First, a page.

Nevada Attorney General Aaron Ford today announced the state has arrived at a $45 million settlement with McKinsey & Company over the marketing and consulting giant’s role in fueling the opioid crisis. McKinsey helped producers like Purdue Pharma, Endo and Johnson & Johnson to “dupe” doctors into prescribing more and more of drugs like OxyContin—which have cost the lives of more than 400,000 Americans in recent decades.
McKinsey, Ford said, spent more than a decade giving guidance on marketing strategies to help companies like Purdue Pharma market their drugs to patients and doctors in an effort to increase prescriptions.
The settlement came after Nevada opted out of a multi-state settlement with McKinsey through which the state would only have received a $7 million settlement.
“Nevada needed and deserved more than what was being made available to us in the multi-state settlement,” Ford said.
Early in February, McKinsey reached a $573 million settlement with 47 states, the District of Columbia and five U.S. territories.
Nevada’s $45 million will be paid in two installments—one to arrive in the next month and the next to arrive in 120 days. Ford said it will take collaboration between the governor’s office, the Nevada Legislature and other state agencies to determine how the settlement money will be used to offset the toll of the opioid epidemic in the state.
“I told voters that if I was elected to this role, my focus would be on Nevada families,” Ford said. “One of the areas identified that Nevadans are really struggling with is the opioid crisis. … Republican or Democrat—this is a bipartisan fight.”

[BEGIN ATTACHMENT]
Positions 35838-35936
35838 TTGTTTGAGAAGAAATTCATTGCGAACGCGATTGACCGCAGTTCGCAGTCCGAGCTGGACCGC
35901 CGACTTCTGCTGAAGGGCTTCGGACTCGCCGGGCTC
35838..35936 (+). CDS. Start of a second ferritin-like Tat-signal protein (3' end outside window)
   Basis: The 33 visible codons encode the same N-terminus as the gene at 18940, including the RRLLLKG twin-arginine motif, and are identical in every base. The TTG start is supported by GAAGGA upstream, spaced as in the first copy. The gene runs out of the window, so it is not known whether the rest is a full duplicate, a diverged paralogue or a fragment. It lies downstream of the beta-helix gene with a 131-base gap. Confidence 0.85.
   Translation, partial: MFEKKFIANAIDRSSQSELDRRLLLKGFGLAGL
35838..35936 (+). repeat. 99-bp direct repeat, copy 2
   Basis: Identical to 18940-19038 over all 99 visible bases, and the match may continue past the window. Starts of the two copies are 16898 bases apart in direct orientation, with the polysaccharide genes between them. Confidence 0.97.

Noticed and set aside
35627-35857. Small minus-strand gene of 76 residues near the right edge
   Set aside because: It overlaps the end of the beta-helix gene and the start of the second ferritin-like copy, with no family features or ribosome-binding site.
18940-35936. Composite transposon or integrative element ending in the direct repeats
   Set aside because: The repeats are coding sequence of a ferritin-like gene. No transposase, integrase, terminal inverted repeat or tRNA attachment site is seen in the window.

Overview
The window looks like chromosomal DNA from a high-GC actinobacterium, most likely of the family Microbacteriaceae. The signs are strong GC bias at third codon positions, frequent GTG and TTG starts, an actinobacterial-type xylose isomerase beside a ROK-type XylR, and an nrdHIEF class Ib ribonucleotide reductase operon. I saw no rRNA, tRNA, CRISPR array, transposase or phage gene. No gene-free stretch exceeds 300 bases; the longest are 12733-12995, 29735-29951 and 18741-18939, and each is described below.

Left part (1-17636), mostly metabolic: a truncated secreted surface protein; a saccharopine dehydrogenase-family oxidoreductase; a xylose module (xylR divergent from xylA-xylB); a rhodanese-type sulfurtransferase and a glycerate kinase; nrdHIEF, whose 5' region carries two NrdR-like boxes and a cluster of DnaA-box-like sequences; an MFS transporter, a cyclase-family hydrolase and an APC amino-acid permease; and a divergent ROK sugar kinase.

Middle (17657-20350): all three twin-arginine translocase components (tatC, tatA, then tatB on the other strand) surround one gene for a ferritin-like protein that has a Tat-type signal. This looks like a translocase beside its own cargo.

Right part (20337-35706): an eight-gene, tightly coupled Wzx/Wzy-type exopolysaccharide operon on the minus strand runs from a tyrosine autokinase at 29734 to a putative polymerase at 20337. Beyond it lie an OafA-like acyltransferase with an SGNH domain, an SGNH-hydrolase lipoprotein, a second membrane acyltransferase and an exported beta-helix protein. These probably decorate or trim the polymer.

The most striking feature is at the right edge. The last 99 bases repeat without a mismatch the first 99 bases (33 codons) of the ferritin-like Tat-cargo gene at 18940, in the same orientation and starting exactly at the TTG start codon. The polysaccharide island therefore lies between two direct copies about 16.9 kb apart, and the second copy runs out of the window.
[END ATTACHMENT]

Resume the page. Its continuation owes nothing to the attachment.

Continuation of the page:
Late last year, The Nevada Independent reported that Nevada was one of 28 states placed on “red alert” status by the National Drug Helpline as a result of increased risks of death from opioid and other drug overdoses. During 2020, Nevada officials reported a 50% increase in opioid- and fentanyl-related overdose deaths from the first to the second quarter of the year, with 98 occurring from January to March, and 147 from April to June.
According to the United States Department of Justice, “In 2016, Nevada’s per capita prescription rate for opioids was 87/100 residents,” and “Nevada ranked as the sixth highest state for the number of milligrams of opioids distributed per adult,” according to a Drug Enforcement Administration study.
Nevada is continuing to pursue other litigation surrounding the opioid epidemic, and Ford said the state will continue to work closely with other Western “sister” states in doing so.
Litigation against Purdue Pharma, the company’s former president, his family, other drug makers, distributors and pharmacies continues.
Ford said there are currently more than 40 defendants named in the state’s continuing litigation, which accuses the defendants of false claims, violating state laws about deceptive trade practices, racketeering, negligence and more.